A Chettinad boy, Karthik Vaidyanathan is excitedly reviving their 200 year old toy-craft with VARNAM- a social enterprise that works with the Channapatna artisans to create lifestyle products, jewellry & toys.
This traditional craft was originally brought to India by Persian King Tipu Sultan in the 18th century. Varnam smartly imbibes the buzzwords of the 21st century- eco-friendly and sustainable, for it’s practical and aesthetically trendy products. Their lac-turnery uses natural resin secreted by a microscopic tiny insect, ‘laccifer lacca’ and moulded out of ‘wrightia tinctoria’ wood which is locally cultivated and known for its medicinal qualities. Being socially proactive they have employed the local women who are mainly self-taught despite being in the pre-dominantly male industry.
Wanted to know few stories behind the products…….
Since this craft is associated with toys, and most toys find inspiration in the everyday birds and animals as seen in our product collections e.g. the “Kuruvi’ collection which is inspired from the little sparrows, the cat-n-mouse series of pen stands, bookends and paper-towel holders. And the more recent ‘Oinkston series of tableware’ that is inspired from the piggy bank has won us the CII Design Excellence Award 2013.
What has your childhood been like?
Like any other normal one, I was born and brought up in Mumbai. We didn’t have the lure of internet and satellite television then. Hence life was, I think, far more interesting. We would indulge in healthy competitive plays with kids from neighbouring societies or create games based on popular TV serials like Star Trek. Play, then, was far more imaginative and fun than for the children today whose lives seem to be more centered around learning ‘activities’. Holidays were at my maternal hometown in Chettinad, Tamil Nadu, while spending idyllic time with several cousins.
What were your favourite childhood games and toys?
As children we indulged in very sporty games like Kabbadi, Dodge ball, Lagori or ‘seven stone’ as it was called. In the village there were more traditional games. Coming from a middle class family our access to branded toys was very limited, I guess that’s what reflects in the kind of toys that I design…. simple push and pull toys that inspire kids to create a fantasy world of their own and indulge in plain fun.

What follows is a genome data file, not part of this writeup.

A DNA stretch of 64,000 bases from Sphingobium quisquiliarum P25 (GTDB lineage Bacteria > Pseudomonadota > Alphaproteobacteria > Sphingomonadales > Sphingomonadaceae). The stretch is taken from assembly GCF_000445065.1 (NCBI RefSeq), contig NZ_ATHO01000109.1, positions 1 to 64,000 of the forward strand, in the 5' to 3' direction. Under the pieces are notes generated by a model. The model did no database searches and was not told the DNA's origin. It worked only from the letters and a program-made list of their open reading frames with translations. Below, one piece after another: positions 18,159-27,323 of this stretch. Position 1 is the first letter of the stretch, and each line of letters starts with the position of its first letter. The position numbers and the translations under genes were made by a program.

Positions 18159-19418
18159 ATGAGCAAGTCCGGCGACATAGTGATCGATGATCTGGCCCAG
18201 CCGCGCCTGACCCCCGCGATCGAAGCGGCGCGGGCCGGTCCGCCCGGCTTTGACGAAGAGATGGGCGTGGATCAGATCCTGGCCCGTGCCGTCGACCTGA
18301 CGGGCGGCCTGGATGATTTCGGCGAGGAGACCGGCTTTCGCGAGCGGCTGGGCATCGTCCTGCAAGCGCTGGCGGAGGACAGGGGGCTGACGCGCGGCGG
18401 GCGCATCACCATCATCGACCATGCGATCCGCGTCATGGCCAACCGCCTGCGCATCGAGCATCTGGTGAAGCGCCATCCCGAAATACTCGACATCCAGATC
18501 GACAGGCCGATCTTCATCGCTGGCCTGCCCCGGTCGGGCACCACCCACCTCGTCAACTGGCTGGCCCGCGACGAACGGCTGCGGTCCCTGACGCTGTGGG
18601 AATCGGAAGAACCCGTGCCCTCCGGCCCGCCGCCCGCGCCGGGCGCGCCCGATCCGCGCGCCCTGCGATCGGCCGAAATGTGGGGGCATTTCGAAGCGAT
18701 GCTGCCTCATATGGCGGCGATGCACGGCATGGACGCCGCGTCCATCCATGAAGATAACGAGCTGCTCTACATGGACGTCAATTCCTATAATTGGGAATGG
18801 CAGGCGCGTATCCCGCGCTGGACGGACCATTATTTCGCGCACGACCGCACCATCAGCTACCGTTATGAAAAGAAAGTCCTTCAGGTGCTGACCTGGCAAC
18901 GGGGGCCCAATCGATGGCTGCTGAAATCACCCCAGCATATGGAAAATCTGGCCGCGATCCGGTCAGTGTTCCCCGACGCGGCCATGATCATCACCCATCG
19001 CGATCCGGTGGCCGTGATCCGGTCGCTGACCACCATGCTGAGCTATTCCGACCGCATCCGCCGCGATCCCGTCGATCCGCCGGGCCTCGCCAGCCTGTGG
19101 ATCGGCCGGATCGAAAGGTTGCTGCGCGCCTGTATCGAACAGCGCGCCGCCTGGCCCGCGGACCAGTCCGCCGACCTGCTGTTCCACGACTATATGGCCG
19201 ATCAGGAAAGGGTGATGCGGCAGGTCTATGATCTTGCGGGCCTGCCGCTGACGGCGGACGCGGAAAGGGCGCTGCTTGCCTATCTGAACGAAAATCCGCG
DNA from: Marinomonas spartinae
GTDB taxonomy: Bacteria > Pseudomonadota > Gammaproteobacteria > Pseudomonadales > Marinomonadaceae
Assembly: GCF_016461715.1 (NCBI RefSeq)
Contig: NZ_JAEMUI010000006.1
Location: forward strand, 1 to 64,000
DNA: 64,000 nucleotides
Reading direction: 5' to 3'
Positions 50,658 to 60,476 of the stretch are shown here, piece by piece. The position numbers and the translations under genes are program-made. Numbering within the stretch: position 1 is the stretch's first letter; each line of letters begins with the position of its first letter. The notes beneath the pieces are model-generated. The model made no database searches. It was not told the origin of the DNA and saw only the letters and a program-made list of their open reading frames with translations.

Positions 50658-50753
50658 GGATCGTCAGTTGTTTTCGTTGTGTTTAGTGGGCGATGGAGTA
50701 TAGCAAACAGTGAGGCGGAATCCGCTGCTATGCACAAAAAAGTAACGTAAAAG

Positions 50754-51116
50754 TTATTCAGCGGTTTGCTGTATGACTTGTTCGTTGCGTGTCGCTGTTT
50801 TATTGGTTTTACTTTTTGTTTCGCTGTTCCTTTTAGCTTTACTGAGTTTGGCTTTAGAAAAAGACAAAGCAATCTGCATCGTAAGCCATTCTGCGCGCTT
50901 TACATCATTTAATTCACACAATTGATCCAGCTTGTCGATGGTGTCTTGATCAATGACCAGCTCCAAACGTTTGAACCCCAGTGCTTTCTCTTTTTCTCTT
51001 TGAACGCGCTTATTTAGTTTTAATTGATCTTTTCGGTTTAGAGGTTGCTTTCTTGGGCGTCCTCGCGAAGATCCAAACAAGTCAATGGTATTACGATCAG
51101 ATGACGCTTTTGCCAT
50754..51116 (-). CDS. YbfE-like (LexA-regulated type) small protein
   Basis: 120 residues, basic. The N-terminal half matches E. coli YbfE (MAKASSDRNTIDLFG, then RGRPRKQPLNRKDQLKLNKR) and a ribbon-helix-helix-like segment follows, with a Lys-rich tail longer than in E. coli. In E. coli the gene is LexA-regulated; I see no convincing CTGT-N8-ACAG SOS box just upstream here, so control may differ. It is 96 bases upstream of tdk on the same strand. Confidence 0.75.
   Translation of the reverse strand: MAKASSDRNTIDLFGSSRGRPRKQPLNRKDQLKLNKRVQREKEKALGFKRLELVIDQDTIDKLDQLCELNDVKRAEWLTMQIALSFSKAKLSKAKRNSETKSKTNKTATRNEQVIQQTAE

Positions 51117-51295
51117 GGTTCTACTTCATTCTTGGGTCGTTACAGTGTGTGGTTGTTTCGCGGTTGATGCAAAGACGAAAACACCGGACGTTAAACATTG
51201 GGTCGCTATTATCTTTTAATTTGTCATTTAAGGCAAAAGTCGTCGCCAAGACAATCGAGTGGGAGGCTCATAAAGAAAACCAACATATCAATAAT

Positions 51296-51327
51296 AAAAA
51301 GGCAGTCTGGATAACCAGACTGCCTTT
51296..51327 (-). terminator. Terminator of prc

How do you plan to cultivate your clientele?
My attempt had been to do design products with an utilitarian value that appeals to my senses. Hopefully my sincerity will attract enough people who can identify with it. There is no conscious effort to cultivate a clientele. It just happens as I guess people identify with the imaginative work being done with this craft and they can see through my passion.
Your reasons for reviving the craft other than providing work for the artisans?
The work that I do at Varnam gives me a chance to explore my creative side which keeps me sane; and the fact that it supports a dying craft while providing sustainability to the artisans in Channapatna since the past two years now, is an added bonus.
Channapatna’s traditional toy craft is protected as a geographical indication (GI) under World Trade Organization, administered by the Government of Karnataka. The lack of innovative design and an influx of cheap imitations limited this crafts’s product appeal, earlier. Varnam’s attempt has been to enhance the sense of pride amongst the skillful master craftsmen and ensure this craft’s continuity by becoming a Fair Trade Associate; so they don’t leave their traditional crafts for industry/factory ‘jobs’. All proceeds from our sales is routed back to designing and funding more products from these artisans.
Your reasons of shifting careers after working for big companies like Sony Music, Worldspace Satellite Radio, Radio City?
I have always wanted to be associated with design and crafts. I believe there is a time and a place for everything. And one must look at reinventing oneself time and again. After a point I did not feel the need to live the busy corporate life. My reasons to work went far beyond the usual financial ones and hence Varnam happened, gradually… step by step. I still have one foot in the corporate world so that my basic needs are met for as it gives me the freedom to be true to the craft and not run it for commercial reasons alone.
How do you plan to expand in terms of variety?
The product range at Varnam explores all areas of possible product design from lighting & home accents to toys & jewellery. The idea is to keep creating interesting and functional products within this realm. The very fact that our products have been winners of two Blue Elephants at the prestigious Kyoorius D-AD Design Awards and the CII, proves that we are headed in the right direction.
Varnam is also certified by Craftmark, which is initiated by All India Artisans Welfare Association (AIACA) that endorses authentic handmade products with a reassurance of quality and integrity.
“Persistence. Perfection. Patience. Power. Prioritize your passion. It keeps you sane.” – Criss Jami